6 Things that Have Changed Since I Began Leading Contemporary Worship


For the past five years I’ve often been asked to lecture on the “History of ‘Contemporary Worship.’” As oxymoronic as that sounds, I have college freshmen in my worship course who know nothing of the “worship wars” from the 1990’s, much less of the Jesus Movement of the late 1960’s and early 1970’s. The fact that there have been so many contemporary worship changes over the past twenty years is lost on many. Here are six things that have changed since I began leading contemporary worship in the 1990’s.

1. A Broader Corpus

During the summer of 1998 I traveled throughout the Southeast with a group of fellow college students leading worship in dozens of churches. I could safely assume that most contemporary-styled congregations would share a common repertoire. Not so anymore. An explosion in the popularity of contemporary worship songs, more numerous publishing companies, and a growing emphasis on songwriting, have all contributed to a burgeoning corpus of contemporary worship songs.

2. Mainline Embrace

Twenty years ago contemporary worship was a phenomenon within evangelical congregations. While this remains largely the case today, many mainline and even liberal congregations are gravitating toward contemporary worship services. Case in point: I have found it curious that many liberal mainline churches in New England now offer some form of contemporary worship service.

3. A Fragmented Expression

Lester Ruth once suggested that churches might someday end up with “traditional contemporary” worship services. This, in fact, is what has happened over the last decade. Because contemporary worship was birthed out of a youth movement that emphasized musical forms reflective of culture, they easily became dated. What was “contemporary” for a teenager in 1970 was no longer “contemporary” for a teenager in 2000. Around this time many high school and college students began using the term “modern worship” to differentiate a new sound of congregational song that was being crafted for their generation. This has led (along with other factors) to a fragmenting of contemporary worship—often along generational lines. Where once churches differentiated between “traditional” and “contemporary” services, now many offer “traditional,” “contemporary,” “emergent,” and (I’ve seen a lot of these lately) services geared toward high-school students with names like “Collide” and “Infuse.” The point should be clear: “contemporary worship” is not (and maybe never was) a monolithic entity.

4. Maturing Lyrics

Many of the artists who craft contemporary worship songs have responded to the call for a greater depth in lyrics. There is clearly greater lyrical sophistication in many of the songs that are being written today. One doesn’t have to look far to find songs that allow for the expression of lament, reference all three Persons of the Trinity, use a corporate perspective (“we”), and explore some of the deeper mysteries of what God has done for us in Christ—these are just a few examples. Simply put, “Lord, I Lift Your Name on High”—which was, for years, the punching bag for those miffed with contemporary worship music—is no longer an accurate exemplar of what current worship songs look like.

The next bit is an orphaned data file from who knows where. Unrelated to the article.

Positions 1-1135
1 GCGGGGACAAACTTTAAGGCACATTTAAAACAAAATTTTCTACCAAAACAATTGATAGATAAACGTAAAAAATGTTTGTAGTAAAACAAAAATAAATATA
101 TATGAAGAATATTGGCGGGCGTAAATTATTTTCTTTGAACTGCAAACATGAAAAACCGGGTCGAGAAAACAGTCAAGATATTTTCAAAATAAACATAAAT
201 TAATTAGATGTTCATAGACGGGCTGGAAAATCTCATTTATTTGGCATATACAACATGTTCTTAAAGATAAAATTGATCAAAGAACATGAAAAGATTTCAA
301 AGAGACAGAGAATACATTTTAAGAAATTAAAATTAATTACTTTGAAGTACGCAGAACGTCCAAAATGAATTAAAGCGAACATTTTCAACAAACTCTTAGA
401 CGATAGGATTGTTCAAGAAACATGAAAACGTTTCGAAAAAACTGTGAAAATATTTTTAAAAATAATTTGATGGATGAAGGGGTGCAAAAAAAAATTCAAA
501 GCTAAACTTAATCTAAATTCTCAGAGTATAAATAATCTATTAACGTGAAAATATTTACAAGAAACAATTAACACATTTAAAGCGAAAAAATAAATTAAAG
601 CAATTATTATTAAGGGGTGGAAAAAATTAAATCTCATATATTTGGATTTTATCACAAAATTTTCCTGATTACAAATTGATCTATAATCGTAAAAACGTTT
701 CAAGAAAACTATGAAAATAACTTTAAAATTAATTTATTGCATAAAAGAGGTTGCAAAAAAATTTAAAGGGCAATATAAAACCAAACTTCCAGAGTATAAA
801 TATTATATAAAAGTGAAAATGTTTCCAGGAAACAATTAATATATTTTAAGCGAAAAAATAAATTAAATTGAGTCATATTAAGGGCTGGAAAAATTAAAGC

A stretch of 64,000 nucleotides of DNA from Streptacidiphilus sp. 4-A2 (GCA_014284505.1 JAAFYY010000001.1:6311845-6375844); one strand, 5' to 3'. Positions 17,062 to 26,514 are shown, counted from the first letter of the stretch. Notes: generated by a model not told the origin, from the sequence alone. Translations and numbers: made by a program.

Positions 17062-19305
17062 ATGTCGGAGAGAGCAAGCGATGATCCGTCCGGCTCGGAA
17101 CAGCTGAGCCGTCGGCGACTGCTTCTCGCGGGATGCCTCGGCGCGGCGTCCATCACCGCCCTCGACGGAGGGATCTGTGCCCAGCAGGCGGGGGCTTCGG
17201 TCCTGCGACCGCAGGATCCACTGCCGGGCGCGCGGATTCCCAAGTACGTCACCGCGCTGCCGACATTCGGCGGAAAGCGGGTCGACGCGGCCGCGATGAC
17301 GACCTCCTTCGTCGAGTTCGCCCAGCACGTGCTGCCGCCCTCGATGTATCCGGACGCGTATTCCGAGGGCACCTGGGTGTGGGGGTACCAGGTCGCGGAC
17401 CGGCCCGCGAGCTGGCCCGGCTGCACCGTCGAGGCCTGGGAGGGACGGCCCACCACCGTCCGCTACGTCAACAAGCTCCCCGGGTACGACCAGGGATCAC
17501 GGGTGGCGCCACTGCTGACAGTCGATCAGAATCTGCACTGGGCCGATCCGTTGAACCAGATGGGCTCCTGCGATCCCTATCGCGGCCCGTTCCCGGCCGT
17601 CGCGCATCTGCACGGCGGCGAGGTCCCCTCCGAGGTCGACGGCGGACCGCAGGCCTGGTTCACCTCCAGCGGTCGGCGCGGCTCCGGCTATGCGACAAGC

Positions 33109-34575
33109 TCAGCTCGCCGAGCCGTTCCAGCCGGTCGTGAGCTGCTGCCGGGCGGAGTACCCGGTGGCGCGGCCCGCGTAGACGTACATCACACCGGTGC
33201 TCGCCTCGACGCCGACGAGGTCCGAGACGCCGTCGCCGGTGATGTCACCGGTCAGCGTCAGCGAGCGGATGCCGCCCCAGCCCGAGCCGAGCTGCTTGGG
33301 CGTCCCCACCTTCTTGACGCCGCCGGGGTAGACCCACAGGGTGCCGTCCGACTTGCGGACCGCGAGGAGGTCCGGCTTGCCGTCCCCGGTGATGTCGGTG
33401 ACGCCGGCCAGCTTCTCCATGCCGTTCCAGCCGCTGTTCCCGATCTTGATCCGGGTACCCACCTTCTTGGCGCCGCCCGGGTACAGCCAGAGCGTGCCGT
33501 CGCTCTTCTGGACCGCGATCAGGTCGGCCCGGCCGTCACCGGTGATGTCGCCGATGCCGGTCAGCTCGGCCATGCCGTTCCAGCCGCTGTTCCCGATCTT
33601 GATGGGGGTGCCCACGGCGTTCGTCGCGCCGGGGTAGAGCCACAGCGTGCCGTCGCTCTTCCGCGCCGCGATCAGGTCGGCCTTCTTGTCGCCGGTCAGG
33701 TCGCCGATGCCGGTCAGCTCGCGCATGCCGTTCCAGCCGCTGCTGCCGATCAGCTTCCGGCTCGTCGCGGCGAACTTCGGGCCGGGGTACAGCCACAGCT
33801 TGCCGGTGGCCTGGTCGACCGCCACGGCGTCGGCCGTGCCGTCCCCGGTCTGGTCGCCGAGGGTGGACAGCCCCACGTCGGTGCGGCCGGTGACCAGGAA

5. Returning to the Past

Similarly, contemporary worship is no longer dominated by a suspicion of tradition. The explosion of modern arrangements of hymns, for example, is a relatively new phenomenon within contemporary worship. The Jesus Movement adopted the suspicion toward authority that was a defining trait of the Hippie Movement. This often meant that many of the worship practices of the historic church were rejected (including hymnody) in favor of new practices. Since the late 1990’s contemporary worship has seen a remarkable turnaround in this aspect. Now many congregations are expressing a desire to be rooted in liturgical forms beyond their own moment. The singing of hymns, the celebration of weekly Eucharist, and even the observance of Lent, can often be found in contemporary-styled congregations.

6. Musical Complexity

Dust off that old Maranatha! CD from 1992 and give it a listen. Now put in The David Crowder Band’s “Give Us Rest (or a requiem mass in C)” and note the clear difference in the way the two albums sound. The “happy clappy” praise song is no longer the standard in contemporary worship music. Some of the change is certainly due to the ever-present influence of the broader culture—just consider how many worship teams are now anchored by the pounding kick-drum since Mumford and Sons’ debut cd. Much of the growing musical sophistication within contemporary worship came about as artists took seriously the charge that contemporary worship suffered from a lack of creativity and excellence. The change comes at a price, though. As congregational worship songs become increasingly more complex their accessibility decreases. The tension between excellence and congregational accessibility has always been an issue within the music of the Church.

Many still use the term “contemporary worship” as it was used in 1995. What should be clear is that several things have changed over the past two-decades. Parishioners, pastors, and scholars must navigate the pros and cons of these new developments in “contemporary worship.” In my next post I’ll look more closely at the changing sound of contemporary worship music.


Matthew Sigler is Assistant Professor ofWesleyan Theology and United Methodist Liaison at Seattle Pacific University. He holds a PhD in liturgical studies from Boston University where his work focused on the history of Methodist worship as well as lyrical theology. Prior to coming to SPU, Matt served for twelve years as a music minister in the church. He